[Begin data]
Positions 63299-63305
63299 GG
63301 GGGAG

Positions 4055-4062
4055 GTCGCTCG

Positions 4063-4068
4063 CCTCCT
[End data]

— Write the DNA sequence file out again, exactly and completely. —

Positions 63299-63305
63299 GG
63301 GGGAG

Positions 4055-4062
4055 GTCGCTCG

Positions 4063-4068
4063 CCTCCT